Government burying ID card costs in passports

The Conservatives have accused the government of burying the cost of ID cards in a hike in the price of passports.

Yesterday the government announced an increase in the price of a 10-year adult passport from £72 to £77.50 in the first passport fee rise for passport services in the UK since 2007. There will also be a rise of £3 to the cost of a child’s passport to £49.

The Home Office said the price hike was needed because demand for passports had fallen, but Conservative shadow home secretary Chris Grayling said the move appeared to bury part of the cost of the ID scheme in the price of a passport.

“The Government admits that it has no idea how many people will have to volunteer for ID cards before they cover their costs, so it looks like the cost is being lumped onto our passports,” he said.

Both passports and identity cards are funded from the same agency, the Identity and Passport Service, which is part of the Home Office.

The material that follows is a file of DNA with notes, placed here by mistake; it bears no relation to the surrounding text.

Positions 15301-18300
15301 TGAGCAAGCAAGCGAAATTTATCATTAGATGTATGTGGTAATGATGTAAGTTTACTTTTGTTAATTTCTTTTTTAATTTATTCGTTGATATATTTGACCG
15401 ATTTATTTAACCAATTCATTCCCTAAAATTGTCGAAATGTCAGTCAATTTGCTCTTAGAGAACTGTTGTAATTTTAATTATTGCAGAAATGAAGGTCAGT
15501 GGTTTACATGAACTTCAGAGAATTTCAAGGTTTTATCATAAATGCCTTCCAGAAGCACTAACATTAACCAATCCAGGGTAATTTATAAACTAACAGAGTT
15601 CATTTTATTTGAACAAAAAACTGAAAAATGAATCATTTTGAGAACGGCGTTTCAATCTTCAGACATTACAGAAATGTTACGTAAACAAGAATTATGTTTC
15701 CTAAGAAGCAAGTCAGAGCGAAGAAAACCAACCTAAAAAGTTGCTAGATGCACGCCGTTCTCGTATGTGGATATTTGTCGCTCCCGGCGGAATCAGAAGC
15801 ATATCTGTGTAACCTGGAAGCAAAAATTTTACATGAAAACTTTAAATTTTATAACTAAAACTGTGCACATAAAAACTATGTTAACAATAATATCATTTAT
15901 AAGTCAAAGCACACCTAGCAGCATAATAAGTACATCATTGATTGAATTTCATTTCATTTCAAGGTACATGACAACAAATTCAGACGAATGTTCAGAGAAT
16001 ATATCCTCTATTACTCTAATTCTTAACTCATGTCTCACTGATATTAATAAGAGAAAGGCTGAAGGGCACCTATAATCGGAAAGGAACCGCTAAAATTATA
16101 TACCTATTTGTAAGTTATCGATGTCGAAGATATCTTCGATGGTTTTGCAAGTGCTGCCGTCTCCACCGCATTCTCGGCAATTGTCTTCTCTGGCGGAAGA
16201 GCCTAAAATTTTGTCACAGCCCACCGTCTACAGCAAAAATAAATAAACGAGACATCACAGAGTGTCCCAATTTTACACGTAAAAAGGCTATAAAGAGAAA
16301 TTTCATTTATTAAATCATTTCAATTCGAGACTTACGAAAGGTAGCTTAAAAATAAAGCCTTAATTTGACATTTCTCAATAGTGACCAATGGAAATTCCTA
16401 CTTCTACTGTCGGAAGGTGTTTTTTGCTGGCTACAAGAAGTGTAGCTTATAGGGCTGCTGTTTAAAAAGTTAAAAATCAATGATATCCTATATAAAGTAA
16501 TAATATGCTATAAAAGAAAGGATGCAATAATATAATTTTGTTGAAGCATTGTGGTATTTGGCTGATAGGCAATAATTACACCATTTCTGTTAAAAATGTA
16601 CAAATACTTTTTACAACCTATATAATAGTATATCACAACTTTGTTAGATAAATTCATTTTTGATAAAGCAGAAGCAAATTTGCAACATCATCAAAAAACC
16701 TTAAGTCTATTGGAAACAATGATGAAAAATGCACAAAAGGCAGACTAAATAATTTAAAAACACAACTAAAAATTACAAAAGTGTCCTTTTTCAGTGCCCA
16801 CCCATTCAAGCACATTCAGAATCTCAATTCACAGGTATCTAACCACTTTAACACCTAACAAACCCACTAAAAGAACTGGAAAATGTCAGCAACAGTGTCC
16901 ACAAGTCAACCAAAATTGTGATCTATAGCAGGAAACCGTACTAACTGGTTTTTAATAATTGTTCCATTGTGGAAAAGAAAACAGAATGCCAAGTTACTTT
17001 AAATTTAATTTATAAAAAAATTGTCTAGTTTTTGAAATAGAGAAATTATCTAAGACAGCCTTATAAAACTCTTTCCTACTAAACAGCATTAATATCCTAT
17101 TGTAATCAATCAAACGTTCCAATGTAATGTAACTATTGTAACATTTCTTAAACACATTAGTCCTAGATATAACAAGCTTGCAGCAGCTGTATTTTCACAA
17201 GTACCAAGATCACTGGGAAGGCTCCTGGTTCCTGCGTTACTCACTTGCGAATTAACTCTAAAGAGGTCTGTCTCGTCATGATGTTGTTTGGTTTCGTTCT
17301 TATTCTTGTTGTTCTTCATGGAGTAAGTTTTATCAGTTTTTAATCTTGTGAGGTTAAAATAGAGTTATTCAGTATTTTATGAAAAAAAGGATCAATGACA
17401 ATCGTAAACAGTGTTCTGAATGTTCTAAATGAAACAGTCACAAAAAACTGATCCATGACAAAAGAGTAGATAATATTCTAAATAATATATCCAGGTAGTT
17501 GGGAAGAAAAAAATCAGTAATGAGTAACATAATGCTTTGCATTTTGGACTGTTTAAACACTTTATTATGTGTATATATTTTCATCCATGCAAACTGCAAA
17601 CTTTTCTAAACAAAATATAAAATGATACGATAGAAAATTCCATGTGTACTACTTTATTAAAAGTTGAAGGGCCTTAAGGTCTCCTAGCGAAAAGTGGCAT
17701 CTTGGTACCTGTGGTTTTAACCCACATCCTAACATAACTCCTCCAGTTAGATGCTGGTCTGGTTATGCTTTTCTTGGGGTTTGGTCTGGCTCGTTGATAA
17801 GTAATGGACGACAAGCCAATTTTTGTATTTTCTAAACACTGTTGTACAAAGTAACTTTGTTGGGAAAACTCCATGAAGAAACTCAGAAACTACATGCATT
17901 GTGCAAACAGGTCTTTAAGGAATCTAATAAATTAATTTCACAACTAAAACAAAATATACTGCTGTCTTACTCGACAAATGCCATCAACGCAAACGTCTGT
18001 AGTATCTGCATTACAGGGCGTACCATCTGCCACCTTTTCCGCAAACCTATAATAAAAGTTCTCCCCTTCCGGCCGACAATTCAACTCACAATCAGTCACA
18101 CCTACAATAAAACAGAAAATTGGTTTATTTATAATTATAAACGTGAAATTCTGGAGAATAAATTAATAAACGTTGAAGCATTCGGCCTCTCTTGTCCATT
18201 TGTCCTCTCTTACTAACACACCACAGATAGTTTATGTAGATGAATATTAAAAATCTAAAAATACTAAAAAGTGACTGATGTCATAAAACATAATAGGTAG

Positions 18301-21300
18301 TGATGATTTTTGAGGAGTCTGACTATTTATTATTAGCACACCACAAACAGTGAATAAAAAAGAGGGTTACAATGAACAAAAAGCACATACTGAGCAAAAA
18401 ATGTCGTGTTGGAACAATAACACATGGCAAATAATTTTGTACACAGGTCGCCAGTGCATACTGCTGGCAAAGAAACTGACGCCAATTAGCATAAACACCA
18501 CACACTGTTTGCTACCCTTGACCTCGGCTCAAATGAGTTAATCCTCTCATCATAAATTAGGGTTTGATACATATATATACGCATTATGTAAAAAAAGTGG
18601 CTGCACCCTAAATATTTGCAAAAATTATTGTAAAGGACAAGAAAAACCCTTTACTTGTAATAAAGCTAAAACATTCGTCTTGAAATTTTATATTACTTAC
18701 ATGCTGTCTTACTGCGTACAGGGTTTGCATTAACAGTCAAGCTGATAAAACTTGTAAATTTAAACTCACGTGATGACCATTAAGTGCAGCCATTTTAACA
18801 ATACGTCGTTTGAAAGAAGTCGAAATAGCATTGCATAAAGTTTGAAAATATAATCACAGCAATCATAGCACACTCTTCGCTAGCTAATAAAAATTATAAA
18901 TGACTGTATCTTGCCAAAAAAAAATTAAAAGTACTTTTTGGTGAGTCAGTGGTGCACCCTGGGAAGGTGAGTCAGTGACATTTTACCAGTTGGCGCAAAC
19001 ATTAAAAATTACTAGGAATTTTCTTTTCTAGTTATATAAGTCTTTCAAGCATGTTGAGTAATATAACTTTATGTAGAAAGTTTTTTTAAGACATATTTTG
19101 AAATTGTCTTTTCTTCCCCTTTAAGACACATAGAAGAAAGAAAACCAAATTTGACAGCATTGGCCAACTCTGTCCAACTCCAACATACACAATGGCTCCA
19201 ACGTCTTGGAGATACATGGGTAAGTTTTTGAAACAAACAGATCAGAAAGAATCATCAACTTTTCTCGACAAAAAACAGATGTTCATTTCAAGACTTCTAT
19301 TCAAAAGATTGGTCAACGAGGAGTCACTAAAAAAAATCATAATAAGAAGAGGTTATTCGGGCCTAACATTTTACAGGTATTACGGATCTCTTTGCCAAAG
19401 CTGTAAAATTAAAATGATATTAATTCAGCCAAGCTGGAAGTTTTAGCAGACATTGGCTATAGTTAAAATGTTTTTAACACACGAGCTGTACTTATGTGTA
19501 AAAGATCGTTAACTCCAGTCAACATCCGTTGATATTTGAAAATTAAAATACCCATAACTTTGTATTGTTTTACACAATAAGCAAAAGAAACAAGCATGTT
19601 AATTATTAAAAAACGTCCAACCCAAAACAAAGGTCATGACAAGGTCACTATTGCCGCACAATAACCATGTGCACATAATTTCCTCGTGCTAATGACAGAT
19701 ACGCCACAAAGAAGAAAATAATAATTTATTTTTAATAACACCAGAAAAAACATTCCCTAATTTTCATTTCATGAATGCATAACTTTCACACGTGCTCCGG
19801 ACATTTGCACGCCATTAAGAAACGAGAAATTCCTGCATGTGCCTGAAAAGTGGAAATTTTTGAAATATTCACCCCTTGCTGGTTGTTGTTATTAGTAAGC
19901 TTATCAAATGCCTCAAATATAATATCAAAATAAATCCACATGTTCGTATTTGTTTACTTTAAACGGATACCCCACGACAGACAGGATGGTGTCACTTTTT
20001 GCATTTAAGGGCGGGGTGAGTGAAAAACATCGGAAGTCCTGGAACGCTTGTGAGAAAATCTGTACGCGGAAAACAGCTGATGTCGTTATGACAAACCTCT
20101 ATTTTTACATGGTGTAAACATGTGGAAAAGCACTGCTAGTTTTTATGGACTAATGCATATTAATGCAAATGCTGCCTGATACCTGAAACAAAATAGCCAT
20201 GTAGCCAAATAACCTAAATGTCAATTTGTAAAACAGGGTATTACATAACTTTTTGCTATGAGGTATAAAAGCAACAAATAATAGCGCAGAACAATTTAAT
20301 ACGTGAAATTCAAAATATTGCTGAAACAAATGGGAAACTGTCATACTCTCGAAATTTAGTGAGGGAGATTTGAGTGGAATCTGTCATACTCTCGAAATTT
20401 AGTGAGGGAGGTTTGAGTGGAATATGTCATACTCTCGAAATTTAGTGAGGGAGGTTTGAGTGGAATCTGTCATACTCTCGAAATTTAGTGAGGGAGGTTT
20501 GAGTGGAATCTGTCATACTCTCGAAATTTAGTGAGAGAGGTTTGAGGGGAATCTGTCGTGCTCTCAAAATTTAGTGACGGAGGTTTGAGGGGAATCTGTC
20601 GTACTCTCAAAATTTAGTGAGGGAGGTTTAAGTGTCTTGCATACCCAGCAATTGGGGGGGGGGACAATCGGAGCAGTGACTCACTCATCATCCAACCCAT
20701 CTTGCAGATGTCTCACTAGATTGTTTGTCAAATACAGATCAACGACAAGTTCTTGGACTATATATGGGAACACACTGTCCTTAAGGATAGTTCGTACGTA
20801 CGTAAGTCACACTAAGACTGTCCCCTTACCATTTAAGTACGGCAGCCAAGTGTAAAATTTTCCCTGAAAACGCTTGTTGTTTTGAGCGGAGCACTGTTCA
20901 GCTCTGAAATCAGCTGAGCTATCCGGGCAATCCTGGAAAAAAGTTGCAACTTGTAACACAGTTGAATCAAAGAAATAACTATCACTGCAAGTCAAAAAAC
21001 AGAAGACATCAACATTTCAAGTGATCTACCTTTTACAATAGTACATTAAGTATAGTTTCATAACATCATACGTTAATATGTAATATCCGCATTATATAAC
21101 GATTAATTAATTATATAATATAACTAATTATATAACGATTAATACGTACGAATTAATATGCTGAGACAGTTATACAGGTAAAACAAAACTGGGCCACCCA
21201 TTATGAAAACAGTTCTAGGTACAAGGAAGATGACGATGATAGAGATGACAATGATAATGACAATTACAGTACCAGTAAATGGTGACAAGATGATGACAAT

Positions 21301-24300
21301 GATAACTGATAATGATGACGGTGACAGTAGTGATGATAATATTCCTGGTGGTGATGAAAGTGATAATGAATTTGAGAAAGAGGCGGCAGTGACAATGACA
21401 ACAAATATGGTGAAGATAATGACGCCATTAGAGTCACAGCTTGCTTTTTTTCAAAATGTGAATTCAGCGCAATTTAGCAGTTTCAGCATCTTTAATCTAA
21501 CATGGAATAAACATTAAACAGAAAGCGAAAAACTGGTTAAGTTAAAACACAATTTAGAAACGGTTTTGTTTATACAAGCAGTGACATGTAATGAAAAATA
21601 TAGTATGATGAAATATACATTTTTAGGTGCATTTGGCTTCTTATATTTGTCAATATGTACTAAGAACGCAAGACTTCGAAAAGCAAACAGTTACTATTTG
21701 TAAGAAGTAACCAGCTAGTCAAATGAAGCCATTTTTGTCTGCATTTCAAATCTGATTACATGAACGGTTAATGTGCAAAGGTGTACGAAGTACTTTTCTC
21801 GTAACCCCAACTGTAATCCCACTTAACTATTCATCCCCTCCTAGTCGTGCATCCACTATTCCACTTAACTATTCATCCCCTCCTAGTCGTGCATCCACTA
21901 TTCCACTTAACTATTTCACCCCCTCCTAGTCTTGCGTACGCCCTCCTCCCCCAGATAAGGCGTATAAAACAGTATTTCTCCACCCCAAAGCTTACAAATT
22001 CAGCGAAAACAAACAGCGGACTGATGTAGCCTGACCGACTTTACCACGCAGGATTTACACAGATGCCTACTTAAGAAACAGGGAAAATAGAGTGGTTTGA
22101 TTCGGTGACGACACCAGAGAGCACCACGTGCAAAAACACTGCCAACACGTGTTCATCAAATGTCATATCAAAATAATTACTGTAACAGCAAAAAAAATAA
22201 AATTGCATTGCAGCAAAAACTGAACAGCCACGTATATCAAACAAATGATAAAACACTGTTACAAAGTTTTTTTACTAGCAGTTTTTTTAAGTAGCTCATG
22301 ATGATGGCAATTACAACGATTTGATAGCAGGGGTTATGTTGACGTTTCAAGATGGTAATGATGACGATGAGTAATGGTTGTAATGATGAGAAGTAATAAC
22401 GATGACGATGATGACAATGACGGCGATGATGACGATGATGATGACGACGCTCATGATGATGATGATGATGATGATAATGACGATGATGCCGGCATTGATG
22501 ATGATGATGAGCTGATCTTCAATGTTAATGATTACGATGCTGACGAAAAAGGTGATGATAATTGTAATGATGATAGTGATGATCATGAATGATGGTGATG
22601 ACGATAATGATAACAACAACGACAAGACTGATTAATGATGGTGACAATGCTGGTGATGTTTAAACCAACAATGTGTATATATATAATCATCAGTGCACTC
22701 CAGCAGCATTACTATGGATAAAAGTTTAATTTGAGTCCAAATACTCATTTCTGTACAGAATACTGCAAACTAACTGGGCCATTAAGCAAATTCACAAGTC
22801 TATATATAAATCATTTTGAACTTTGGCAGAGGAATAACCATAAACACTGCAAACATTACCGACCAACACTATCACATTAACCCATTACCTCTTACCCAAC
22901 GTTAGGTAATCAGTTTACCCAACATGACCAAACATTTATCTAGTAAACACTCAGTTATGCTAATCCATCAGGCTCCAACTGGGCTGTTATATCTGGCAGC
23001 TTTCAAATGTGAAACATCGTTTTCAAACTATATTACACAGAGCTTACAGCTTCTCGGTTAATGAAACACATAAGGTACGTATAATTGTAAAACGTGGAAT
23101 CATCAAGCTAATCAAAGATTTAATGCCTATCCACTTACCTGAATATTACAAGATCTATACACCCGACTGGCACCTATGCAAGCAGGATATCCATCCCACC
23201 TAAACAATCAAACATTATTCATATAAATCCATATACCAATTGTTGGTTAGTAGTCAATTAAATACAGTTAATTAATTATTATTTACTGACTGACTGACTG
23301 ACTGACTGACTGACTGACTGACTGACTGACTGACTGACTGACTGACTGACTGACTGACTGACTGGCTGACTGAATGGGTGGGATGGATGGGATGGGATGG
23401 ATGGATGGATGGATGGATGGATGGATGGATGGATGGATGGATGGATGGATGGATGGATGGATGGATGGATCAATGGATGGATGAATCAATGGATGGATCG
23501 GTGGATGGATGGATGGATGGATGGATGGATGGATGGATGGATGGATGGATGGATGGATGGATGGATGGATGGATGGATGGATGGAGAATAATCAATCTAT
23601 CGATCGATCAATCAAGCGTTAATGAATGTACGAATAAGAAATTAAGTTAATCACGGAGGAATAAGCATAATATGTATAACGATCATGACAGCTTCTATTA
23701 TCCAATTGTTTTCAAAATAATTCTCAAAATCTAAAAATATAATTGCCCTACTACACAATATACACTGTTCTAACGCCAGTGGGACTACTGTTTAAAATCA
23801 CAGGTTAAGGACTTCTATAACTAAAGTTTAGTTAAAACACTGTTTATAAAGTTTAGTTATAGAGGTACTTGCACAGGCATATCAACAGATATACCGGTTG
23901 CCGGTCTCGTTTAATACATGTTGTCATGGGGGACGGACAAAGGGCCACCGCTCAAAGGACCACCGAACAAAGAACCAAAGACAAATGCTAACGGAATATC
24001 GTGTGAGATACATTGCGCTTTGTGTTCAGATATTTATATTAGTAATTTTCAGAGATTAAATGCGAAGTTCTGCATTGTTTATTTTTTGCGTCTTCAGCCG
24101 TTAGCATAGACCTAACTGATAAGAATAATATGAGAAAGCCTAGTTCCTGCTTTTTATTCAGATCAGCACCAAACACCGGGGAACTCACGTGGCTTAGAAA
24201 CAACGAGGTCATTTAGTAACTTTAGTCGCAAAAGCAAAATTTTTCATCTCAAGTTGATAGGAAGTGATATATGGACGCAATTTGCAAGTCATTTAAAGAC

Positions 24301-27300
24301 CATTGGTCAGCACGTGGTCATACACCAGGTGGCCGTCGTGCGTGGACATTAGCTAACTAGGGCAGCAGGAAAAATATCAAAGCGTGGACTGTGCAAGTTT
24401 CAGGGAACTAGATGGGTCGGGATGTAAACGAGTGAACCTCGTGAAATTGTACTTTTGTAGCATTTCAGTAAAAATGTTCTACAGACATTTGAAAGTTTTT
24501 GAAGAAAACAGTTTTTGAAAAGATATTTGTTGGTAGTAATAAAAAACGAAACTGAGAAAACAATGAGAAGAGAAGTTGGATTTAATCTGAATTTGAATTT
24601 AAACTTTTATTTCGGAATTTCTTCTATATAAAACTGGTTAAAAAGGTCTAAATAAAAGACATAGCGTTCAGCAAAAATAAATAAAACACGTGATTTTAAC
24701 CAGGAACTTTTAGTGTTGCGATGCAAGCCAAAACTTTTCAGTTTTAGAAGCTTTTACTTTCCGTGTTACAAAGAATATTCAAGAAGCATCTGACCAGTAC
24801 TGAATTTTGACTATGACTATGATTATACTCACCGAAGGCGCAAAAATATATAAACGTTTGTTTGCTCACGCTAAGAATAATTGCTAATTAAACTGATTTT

The government has always maintained that many of the technology systems used for identity cards would also be used for biometric passports — including the biometrics national identity register.

In April IBM was awarded a £265m deal to build this biometrics database to support ID cards and passports, while CSC has been given a £385m deal to upgrade the application and enrolment system, which is intended to be used for both passports and ID cards.

Earlier this week home secretary Alan Johnson insisted the government was still committed to the ID card scheme despite plans to issue the second batch of cards to airside workers at Machester and London City airports being abandoned.